City puts plan to tax vacant homes on hold, but the idea isn't dead quite yet
Tax in Vancouver didn't add many affordable units to the rental market, critics say
A proposed tax on vacant homes in Toronto will likely be delayed for at least another year after the concept was found to be in need of more investigation during the city's 2020 budget discussions.
On Tuesday, Coun. Brad Bradford asked the city's chief financial officer to complete a report on the proposal by the second quarter of 2020, after the city's upcoming budget has been set.
"We do need a made in Toronto solution. [The] context, challenges and the pressures facing our city are unique," said Bradford, who represents Ward 19, Beaches-East York.
"They're going to need to take some time to make sure that we get it right."
A vacant-home tax is designed to increase a city's supply of rental homes by penalizing the owners of properties that are not being fully used, thus encouraging them to make the properties available for rent.
Toronto's budget committee approved Bradford's motion on Tuesday to more closely examine the implications and challenges of a vacancy tax.
Ana Bailao, Toronto's chair of planning and housing, has also voiced her support for the tax.
Other cities have grappled with how to administer the tax, how to reliably identify vacant homes and how onerous the tax rate should be.
There are also questions about the efficacy of the tax itself, and whether or not the concept actually increases a city's rental supply.
In Vancouver, where a similar tax was introduced in 2018, property owners are taxed 1.25 per cent of the assessed value of their property if it isn't their principal residence or if it is not rented for at least six months per year.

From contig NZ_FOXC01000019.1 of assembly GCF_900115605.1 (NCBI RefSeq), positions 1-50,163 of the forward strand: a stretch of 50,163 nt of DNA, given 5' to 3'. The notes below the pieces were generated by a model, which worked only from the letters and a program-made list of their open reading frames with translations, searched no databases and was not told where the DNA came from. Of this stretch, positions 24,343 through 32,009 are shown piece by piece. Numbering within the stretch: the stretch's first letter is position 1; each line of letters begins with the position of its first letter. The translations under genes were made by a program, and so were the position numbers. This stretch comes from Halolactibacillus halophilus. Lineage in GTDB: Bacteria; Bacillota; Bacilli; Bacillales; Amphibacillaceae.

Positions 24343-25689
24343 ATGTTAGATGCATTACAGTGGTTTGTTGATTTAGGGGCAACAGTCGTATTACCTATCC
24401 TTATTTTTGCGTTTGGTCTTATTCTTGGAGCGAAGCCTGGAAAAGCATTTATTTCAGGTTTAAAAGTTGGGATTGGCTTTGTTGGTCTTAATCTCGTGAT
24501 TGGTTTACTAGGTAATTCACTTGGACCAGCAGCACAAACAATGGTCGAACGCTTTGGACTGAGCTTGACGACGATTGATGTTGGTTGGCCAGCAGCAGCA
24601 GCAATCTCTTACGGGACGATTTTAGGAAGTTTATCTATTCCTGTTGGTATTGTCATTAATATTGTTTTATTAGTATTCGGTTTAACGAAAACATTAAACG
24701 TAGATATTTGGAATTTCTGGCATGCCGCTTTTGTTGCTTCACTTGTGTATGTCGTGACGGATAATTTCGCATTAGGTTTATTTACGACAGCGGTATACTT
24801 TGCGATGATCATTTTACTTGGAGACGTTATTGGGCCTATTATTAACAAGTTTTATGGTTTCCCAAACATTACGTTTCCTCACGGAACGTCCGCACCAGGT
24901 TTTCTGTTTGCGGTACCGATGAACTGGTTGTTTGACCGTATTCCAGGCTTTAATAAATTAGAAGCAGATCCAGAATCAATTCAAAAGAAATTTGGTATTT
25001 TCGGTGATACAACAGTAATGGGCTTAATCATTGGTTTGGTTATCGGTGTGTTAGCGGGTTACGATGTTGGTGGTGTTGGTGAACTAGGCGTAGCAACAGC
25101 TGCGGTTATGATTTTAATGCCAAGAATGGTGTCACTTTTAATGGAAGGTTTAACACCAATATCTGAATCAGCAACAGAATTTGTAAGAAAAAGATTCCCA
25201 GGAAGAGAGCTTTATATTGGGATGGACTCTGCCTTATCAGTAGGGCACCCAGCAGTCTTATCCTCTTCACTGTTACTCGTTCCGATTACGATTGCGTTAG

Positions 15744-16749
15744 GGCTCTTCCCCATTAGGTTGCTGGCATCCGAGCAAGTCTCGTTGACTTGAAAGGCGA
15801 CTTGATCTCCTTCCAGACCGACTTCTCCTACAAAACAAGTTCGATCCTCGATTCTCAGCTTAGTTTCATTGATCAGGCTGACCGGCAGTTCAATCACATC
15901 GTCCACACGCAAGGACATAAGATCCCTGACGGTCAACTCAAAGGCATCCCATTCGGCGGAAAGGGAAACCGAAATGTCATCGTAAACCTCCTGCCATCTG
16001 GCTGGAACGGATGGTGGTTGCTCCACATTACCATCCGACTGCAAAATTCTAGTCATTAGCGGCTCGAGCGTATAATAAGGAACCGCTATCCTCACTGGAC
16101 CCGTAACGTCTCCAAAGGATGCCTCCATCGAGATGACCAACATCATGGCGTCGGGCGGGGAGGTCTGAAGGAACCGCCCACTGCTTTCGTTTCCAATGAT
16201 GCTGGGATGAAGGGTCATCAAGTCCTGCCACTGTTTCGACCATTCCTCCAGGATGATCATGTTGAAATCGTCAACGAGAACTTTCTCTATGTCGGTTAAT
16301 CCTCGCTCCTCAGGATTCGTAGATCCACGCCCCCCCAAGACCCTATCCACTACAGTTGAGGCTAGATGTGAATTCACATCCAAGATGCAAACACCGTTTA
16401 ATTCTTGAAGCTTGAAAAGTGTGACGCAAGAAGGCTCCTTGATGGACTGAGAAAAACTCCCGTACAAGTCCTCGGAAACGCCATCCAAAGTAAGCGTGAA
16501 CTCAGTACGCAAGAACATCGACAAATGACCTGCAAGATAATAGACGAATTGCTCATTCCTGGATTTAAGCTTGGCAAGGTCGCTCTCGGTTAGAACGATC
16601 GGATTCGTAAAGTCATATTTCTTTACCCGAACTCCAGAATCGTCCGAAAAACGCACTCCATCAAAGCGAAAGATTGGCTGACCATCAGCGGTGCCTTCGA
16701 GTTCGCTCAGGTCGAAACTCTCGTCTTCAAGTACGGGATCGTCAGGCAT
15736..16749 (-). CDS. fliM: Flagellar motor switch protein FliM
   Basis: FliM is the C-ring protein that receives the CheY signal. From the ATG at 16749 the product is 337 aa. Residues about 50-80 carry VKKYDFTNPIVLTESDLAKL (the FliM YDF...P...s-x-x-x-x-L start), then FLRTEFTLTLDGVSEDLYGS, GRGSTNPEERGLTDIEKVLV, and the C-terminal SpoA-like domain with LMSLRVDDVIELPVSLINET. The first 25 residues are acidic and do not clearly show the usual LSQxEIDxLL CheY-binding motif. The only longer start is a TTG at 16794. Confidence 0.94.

"There is data to show the supply of rental properties has improved," said Toronto's chief financial officer Heather Taylor during Tuesday's budget meeting. "However they're in a price category that might not be deemed affordable."
Vancouver's tax generated close to $40 million last year, though Bradford said the tax should not be viewed as a source of revenue, but instead as a policy to increase supply on the rental market.
Lessons from Vancouver
Critics of the tax say it has mostly resulted in high-end properties being made available for rent, since the people who can afford to keep a property vacant often own expensive homes.
"They're definitely not affordable by any means, but people have been forced to rent them out," said Cameron Fazli, a residential rental property manager in Vancouver.
"It has created a lot of inconvenience for a lot of people who own property."
Even proponents of the tax concede that it disproportionately frees up high-end properties. Still, they argue that enough affordable units enter the rental market to make the system worthwhile.
"I think it's definitely a good idea; it's a step in the right direction," said Raza Mirza, a member of the advocacy group Housing Action for Local Taxpayers Vancouver.
He added that a vacancy tax should be part of a larger housing plan.
Mirza also said Toronto could improve on Vancouver's introduction of the tax by more firmly establishing how many vacant units currently exist and measuring how many enter the rental market after a tax is introduced.
Unlocking homes that are 'built and ready to go'
Von Palmer, chief communications and government affairs officer at the Toronto Regional Real Estate Board, said the city should instead give developers incentives to build new rental properties.
He also noted that determining if a home is vacant can be difficult, and in some cases, potentially infringe on privacy laws.
"There are better ways to bring on more rental supply," he told CBC Toronto.
Bradford's motion calls on the city to examine the vacancy tax in relation to other initiatives that could boost the rental supply.
He said he would wait on the full staff report before committing to the idea, though he expects the tax to be an effective aspect of the city's overall mission to create more affordable rental housing.
"When we look at the Vancouver experience that they've just been through in implementing it there's certainly lessons that we can take from that," Bradford said.
"The nice thing about this is that these are rental units that are, for the most part, built and ready to go."